“When we practice looking deeply, we have the insight into what to do and what not to do for the situation to change. Everything depends on our way of looking.” Thich Nhat Hanh
As more people are experiencing the benefits of yoga, Christian leaders are telling their flock that yoga will lead them astray. I’ve heard this before, actually 30 years ago when I began a serious practice of yoga. According to the Christians I encountered at the time yoga was considered an abomination, a link to the devil. I was damned for practicing it and I was doubly damned for walking away from the Church. I was pretty well damned, and yet I knew in my heart that it brought me closer to the divine.
The thinking today, according to Albert Mohler, president of the Southern Baptist Theological Seminary, is that Christians who practice yoga, “Most seem unaware that yoga cannot be neatly separated into physical and spiritual dimensions. The physical is the spiritual in yoga, and the exercises and disciplines of yoga are meant to connect with the divine.” And herein lies the misunderstanding.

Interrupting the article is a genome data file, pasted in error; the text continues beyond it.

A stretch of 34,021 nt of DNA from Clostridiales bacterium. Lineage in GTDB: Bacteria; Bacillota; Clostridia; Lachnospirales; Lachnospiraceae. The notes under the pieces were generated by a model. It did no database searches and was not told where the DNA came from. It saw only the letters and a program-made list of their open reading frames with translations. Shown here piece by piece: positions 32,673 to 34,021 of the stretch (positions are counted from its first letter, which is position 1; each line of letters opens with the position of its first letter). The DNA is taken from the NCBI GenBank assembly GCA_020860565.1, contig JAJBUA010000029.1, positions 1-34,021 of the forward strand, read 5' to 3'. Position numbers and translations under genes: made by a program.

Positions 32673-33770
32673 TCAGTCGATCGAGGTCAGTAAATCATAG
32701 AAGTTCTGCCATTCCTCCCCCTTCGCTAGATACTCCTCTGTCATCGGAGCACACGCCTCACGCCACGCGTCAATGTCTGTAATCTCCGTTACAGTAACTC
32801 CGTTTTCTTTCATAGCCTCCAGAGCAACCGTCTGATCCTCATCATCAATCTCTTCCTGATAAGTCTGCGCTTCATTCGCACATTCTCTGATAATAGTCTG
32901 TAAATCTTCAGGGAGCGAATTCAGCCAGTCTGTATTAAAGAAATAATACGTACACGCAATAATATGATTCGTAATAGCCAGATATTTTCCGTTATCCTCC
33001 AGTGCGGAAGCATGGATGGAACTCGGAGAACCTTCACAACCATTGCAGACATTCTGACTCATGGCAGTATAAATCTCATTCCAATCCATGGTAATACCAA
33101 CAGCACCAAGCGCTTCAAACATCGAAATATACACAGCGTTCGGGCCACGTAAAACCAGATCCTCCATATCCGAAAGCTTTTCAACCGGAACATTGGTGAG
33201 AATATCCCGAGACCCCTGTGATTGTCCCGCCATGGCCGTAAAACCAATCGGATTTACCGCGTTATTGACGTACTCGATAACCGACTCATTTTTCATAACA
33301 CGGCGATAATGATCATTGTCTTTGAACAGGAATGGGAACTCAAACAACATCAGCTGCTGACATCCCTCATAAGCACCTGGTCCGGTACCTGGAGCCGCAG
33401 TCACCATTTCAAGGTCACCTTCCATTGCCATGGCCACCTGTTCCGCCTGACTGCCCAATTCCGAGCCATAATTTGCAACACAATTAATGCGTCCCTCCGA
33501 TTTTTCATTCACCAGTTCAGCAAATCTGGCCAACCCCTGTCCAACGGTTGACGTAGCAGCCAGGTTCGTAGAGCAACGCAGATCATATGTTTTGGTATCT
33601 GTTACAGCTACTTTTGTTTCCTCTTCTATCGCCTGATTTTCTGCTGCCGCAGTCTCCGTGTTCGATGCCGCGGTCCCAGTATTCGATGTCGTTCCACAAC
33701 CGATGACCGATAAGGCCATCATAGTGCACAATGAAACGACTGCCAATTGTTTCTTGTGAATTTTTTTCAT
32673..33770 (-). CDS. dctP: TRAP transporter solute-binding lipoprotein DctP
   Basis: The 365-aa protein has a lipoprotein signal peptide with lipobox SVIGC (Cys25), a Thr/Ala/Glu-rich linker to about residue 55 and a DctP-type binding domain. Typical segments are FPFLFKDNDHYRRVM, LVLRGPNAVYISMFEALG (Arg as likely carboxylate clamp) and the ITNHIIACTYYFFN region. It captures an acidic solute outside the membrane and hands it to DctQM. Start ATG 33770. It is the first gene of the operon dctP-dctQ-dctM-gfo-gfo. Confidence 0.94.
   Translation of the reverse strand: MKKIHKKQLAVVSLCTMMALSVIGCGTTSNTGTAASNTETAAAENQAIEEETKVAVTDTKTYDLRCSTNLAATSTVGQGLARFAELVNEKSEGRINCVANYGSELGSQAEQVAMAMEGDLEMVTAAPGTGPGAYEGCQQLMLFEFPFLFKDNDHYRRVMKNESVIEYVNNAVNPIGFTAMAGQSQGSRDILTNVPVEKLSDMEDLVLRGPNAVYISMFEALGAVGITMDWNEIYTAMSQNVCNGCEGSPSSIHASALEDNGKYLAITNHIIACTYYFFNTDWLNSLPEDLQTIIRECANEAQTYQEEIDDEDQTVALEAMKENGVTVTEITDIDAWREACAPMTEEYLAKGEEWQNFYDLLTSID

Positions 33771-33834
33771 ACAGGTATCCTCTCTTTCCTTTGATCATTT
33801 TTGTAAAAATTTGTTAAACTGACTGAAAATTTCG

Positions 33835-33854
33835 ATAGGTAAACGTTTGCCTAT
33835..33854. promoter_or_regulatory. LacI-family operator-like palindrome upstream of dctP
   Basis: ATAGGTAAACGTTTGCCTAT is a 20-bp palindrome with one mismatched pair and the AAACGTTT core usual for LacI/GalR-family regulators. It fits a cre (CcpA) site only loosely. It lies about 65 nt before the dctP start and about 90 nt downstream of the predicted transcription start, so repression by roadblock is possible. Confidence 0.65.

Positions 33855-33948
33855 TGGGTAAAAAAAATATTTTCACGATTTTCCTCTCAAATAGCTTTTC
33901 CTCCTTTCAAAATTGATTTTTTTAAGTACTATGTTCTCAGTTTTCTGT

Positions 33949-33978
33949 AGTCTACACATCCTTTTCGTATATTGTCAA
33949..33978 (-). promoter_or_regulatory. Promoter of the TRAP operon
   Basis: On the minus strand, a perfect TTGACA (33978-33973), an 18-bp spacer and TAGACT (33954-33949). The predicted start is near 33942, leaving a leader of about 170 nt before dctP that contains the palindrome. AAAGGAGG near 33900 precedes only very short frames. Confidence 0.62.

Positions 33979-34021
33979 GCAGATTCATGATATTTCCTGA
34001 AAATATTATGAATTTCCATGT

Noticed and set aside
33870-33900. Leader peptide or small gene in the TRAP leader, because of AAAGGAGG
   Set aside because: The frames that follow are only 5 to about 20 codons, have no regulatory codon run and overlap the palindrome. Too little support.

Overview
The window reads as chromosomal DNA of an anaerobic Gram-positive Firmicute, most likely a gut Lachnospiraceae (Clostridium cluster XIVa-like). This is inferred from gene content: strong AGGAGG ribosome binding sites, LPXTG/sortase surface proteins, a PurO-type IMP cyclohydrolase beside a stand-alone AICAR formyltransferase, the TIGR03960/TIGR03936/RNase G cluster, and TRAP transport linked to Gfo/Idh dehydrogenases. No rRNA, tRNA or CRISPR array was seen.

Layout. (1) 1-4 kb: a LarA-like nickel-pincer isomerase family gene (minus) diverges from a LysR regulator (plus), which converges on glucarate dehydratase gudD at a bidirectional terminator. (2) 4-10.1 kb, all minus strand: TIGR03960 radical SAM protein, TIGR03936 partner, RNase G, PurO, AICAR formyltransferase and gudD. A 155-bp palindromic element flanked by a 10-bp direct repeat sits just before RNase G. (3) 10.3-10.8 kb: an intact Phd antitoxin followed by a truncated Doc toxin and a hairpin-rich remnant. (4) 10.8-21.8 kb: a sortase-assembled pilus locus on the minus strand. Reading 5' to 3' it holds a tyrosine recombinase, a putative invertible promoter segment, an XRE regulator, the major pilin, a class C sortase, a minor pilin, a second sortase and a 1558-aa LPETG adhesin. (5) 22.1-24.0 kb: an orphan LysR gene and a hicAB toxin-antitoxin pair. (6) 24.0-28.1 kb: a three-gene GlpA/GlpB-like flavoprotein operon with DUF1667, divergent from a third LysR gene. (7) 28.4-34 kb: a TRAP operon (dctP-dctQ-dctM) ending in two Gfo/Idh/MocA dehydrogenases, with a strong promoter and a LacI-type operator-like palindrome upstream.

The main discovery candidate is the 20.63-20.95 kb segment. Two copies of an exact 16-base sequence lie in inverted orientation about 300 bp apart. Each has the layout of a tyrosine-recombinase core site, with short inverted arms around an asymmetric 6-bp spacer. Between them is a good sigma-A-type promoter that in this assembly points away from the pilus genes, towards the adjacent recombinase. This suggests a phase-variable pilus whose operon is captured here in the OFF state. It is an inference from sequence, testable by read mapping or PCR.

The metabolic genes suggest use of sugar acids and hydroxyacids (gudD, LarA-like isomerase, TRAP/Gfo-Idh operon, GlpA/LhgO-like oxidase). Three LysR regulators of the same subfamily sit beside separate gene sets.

According to the sage Patanjali, who recorded what we know about the Eight Limbs of Yoga some 5000 years ago, Asana (hatha yoga postures), are of little importance and are practiced merely to calm and focus the mind of a beginner and to prepare the physical body to sit for long periods of time in meditation. Ultimately yoga is not about the physical body, but about revealing one’s true self and one’s connection to God, regardless of one’s religion.